Days don’t come much nicer than that handful of warm but crackling spins in early fall. Warm enough that you don’t need a jacket, yet with enough of a cool bite that you don’t wind up dripping. The Hopewell Arboretum was never busier than on those few days, especially since they tended to coincide with the first few major assignments due at the university. Lovely fall days are never better than when they’ve got the pungent notes of procrastination mixed in.

Three pledges from Alpha Qoppa Nu had gone out to toss a pigskin around on the green. They needed time to unwind after a vicious schedule of housecleaning and hazing, for one. For another…well, the green was verdent not only with carefully kept grass but also sunbathers insulated from the world by a cocoon of polarized lenses and pearly earphones.

A pass went wide, and the youngest pledge–only 17 thanks to an awkwardly-placed birthday–saw his throw go wide, bounding off the green and into the rough.

“Go get it, Ralph!” cried his fellow Alpha. “You throw for it, you go for it!”

Ralph complied with a sigh. His given name was Lawrence, or Larry to his old classmates at Deerton High. There had been an…incident…at his first Alpha mixer, though, involving a hose and spirits strong enough to need an exorcism just to get them out of the bottle. After the ensuing mess, he’d been known as “Ralph” to the entire Alpha house. Luckily, they seemed to find it endearing.

The brush snapped merrily, already lined with the beginnings of the fallen-leaf carpet that would soon be crushed under first snowfall. Ralph was able to make his way through the tangle with only a little difficulty, and most of that came from the glare of a magic-hour sun in his eyes.

His football lay about a hundred yards in, having careened of something or other, at the foot of a bridge. Judging by the layout, it had once spanned the reservoir that used to cover the arboretum, but the water’s disappearance left it hanging in space over a river tributary below, swift and deep.

Ralph took a tentative step out, reaching his hand for the oblate spheroid that was just a little out of reach on a structure with less integrity than a New York City alderman. He soon regretted even this timid action, as the rotting timbers gave way and sent man and ball tumbling toward the welcoming drink below.

Inspired by the song ‘Alpha Ralpha’ by Hiroki Kikuta, released under a Creative Commons Attribution 4.0 International license.

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“Now,” Bethany said, toying with the ‘editor-in-chief’ sign on her desk. “With a Greek participation rate approaching 50% on our campus, we have to be very careful about offending our fraternities and sororities. Offense translates into boycotts which translate into lower sales which translate into pink slips and thin resumes and eventual refrigerator boxes under overpasses for the lot of us.”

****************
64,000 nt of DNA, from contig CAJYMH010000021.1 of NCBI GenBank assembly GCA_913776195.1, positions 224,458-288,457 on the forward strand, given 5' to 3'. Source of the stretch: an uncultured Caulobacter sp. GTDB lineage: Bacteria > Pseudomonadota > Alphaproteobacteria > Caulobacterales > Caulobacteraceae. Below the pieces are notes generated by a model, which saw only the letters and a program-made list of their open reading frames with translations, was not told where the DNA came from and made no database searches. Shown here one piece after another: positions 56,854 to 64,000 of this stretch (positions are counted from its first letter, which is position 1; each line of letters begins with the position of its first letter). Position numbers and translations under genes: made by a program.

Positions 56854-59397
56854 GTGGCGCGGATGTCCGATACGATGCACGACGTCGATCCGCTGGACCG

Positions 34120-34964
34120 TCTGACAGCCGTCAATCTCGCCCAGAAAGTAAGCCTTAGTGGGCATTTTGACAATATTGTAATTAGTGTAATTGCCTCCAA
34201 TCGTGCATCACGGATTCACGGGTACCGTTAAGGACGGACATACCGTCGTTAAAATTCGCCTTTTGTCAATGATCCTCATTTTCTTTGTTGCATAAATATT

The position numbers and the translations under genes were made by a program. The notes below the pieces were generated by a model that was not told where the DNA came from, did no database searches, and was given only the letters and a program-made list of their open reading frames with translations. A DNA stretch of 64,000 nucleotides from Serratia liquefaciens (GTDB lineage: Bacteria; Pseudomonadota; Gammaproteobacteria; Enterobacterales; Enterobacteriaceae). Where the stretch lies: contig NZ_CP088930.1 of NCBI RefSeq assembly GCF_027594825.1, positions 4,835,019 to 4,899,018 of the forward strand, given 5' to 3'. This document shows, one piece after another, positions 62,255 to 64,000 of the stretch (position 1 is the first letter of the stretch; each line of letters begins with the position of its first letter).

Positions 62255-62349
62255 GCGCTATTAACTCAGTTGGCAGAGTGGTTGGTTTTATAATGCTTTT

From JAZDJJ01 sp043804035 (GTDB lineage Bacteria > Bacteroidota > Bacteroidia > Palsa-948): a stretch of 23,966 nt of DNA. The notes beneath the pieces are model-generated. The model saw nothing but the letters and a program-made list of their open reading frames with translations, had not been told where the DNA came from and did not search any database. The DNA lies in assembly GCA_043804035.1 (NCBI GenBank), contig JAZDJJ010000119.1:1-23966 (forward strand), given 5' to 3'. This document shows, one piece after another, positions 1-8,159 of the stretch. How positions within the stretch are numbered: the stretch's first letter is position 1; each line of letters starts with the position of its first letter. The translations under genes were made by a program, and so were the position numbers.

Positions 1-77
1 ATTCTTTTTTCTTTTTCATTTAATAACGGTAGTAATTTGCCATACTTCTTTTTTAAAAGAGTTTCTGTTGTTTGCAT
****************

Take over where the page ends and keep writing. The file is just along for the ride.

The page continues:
“Do you really think a school newspaper run by students runs that kind of risk?” asked Tom, the sports editor.

“Try and get a Kenmore box when you land in the gutter,” Bethany retorted. “They’re the most spacious and are double-ply.”

Tom folded his arms and glared as Bethany passed a stack of papers around the office.

“The point is, people, we need to take steps to preserve our circulation from baseless attacks on the Greek community, especially on the opinion pages,” Bethany said. “So I’m beginning a new initiative.”

The paper contained the following list:
Digamma Ϝ
Stigma Ϛ
Heta Ⱶ
San Ϻ
Qoppa Ϙ
Sampi ϡ

“What the hell is this?” demanded Aaron, the opinion editor. “It looks like a rejected script page from a Star Wars prequel.”

“Those are obsolete Greek letters,” Bethany said proudly. “Unused since 500 BCE. They look Greek, they sound Greek, but they ain’t Greek. Not anymore, at least. From now on, you are to substitute these letters for the letters of an actual Greek organization when writing opinion columns, dealing in speculation, and so on.”

“You cannot be serious,” Aaron said.

“So, if you were writing about a rumor of a wild party in your opinion column,” Bethany said, briskly ignoring Aaron, “you could attribute the even not to the very real Sigma Phi Delta, but the fictional Heta Qoppa San.”

A moment of silence followed. “I like it,” Felicity, the weekend insert editor, said. “It opens up all sorts of puns to us. Frat acting up? We can tell people ‘don’t be a Heta.’ Sorority getting a bad rap? We’ll call ’em Stigma Heta Omega or the Stig HO’s for short!”